How to Choose a Career: 7 Ways to Narrow Your Options

Written by Coursera • Updated on

Here are an array of tools and questions to help you determine what careers might suit you best.

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A career is the sum of your professional journey. Many people embark on a career because it can help them achieve their goals, such as acquiring more knowledge and experience, taking on more responsibility, or earning higher salaries. 

But finding a career that best suits you takes time—and your career will likely shift throughout your working life. You may end up changing roles or industries as your interests, motivations, and needs change. One survey from the US Bureau of Labor Statistics (BLS) found that those born between 1957 and 1964 held an average of 12.4 jobs between the ages of 18 and 54 [1]. Data from a separate survey conducted in 2020 found that people now stay in each job for around four years [2]. Those facts, combined with the growth of automation, the rise in gig employment, and even underemployment, suggest that careers evolve over time.

We’ve compiled seven ways to begin thinking about the best career options for you. These are tools and questions meant to structure your thought process, so you can determine what careers might suit you best—and help you achieve your goals. 

Choosing a career: 7 ways to explore your options 

The average person spends around one-third of their life working, so it’s no surprise that many people want to find a career that will be a good fit for them. Choosing a career first means learning as much as you can about yourself, your goals, and the larger context of work. Use the list below to help you begin that process.

1. Examine yourself. 

What you enjoy doing and what you value can be helpful indicators about how you’d like to spend your working time. We’re not talking about finding and following your passion—that approach tends to be misleading and confusing. But it’s common to want to feel energized and even excited about what you do. Think over the following questions about your interests, values, and traits, and consider how you might answer them: 

Interest-based questions: 

  • What do you enjoy learning about?

  • How do you like to spend your time? 

  • Do you enjoy manual labor or mental labor? 

  • Do you enjoy working outside or inside? 

Value-based questions: 

  • What is most important in your life? 

  • What are your priorities in life? 

  • Where do you find meaning? 

  • What change would you like to be a part of?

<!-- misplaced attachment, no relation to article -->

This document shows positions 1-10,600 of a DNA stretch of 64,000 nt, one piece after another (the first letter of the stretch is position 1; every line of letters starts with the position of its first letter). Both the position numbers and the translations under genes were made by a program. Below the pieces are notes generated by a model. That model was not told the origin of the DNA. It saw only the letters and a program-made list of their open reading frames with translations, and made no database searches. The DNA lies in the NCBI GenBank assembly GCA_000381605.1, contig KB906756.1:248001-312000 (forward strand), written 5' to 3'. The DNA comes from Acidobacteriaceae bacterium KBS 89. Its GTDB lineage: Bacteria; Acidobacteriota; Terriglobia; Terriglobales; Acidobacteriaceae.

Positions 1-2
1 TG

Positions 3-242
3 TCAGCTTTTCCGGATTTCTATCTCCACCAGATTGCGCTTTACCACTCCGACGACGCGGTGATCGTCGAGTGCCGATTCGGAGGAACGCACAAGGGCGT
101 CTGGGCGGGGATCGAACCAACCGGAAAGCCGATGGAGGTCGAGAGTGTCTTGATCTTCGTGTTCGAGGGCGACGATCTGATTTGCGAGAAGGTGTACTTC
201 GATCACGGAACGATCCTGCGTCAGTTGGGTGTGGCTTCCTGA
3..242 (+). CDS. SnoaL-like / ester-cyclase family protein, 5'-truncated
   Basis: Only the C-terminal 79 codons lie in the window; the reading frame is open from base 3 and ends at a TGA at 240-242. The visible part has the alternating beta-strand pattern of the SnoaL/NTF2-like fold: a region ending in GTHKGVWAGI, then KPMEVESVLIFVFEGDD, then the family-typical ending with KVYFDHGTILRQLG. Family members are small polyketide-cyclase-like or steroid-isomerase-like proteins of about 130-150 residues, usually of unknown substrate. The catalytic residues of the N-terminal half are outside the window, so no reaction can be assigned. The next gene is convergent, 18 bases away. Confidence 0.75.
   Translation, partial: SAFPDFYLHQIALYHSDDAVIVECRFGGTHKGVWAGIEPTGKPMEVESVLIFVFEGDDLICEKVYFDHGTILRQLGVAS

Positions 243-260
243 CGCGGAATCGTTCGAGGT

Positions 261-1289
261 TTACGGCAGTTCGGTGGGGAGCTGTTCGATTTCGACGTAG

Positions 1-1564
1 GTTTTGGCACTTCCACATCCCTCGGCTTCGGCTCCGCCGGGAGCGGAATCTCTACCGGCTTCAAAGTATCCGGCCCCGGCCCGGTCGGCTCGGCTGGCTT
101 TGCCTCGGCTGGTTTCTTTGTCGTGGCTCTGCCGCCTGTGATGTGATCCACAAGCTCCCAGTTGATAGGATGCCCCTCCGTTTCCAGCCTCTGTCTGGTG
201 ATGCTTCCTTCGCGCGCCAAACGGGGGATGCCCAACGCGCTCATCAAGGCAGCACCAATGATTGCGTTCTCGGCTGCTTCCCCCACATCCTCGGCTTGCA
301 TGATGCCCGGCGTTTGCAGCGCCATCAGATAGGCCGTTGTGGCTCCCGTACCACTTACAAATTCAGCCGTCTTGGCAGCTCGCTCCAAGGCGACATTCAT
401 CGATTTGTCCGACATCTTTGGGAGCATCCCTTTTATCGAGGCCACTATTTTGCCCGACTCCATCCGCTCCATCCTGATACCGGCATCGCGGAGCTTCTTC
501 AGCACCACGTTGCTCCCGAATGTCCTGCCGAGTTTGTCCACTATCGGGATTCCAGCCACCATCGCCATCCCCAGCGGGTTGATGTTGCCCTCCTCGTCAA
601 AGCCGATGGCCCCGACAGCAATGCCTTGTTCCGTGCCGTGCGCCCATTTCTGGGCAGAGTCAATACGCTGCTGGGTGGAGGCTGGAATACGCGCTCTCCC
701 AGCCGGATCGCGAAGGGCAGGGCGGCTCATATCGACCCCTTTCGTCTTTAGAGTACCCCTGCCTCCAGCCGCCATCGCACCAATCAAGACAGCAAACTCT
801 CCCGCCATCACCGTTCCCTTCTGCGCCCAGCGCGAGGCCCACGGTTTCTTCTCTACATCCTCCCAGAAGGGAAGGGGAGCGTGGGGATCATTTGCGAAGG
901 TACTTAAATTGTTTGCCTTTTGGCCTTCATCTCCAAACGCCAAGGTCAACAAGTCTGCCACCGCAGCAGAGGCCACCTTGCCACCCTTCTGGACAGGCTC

Trait-based questions:

  • What does success mean to you? 

  • What do you want more of?

  • Which of your strengths do you enjoy the most?

  • Which of your skills are you most proud of?  

2. Reflect on your motivations. 

Once you’ve put together a list about you, turn to your motivations for working. Perhaps you want a career that will pay a higher entry-level salary than comparable occupations, or one that promises more flexibility so you can work from anywhere. Most careers won’t feature everything you’d like, so it’s important to understand your priorities. 

Below, we’ve detailed a sample priorities list. Think over what you’d include on your list and how you’d organize your priorities. 

  • Salary  

  • Benefits

  • Autonomy

  • Work/life balance

  • Flexibility  

  • Career growth  

3. Think about your long-term goals. 

What does your most perfect life look like? Make a list of your long-term goals, both personal and professional, to help you understand what it might take to reach them. For example: Do you want to rise past the managerial ranks and advance to the C-suite of a company? Do you want to own a house? Do you want to be able to travel—and how often? 

The list you put together can also help you approach a job search more specifically. For example, if you want to work in the same industry 10 years from now, research which industries are poised to continue growing over the next decade and which to possibly avoid due to increasing automation or other factors. 

4. Take different self-assessment tests.

There are a number of tests you can take to evaluate everything from your personality to your strengths—and even what career might be a good fit. But tests can be overly prescriptive, meaning they tend to impose categories on you. Rather than rely on them for a definitive answer, use them to continue learning more about yourself and your underlying motivations. If they present helpful answers, fold that knowledge into the larger picture you’re compiling. 

5. Explore sectors. 

Learning more about each sector and its respective goals may help you determine where you’d be a strong fit. Think about which goals sound most interesting to you.  

Private: You’ll be employed through a privately owned company or corporation, which typically aims to increase growth and revenue. 

  • Benefit: Greater potential for growth 

Public: You’ll be employed through a local, state, or federal government, which aims to keep public programs and institutions operating.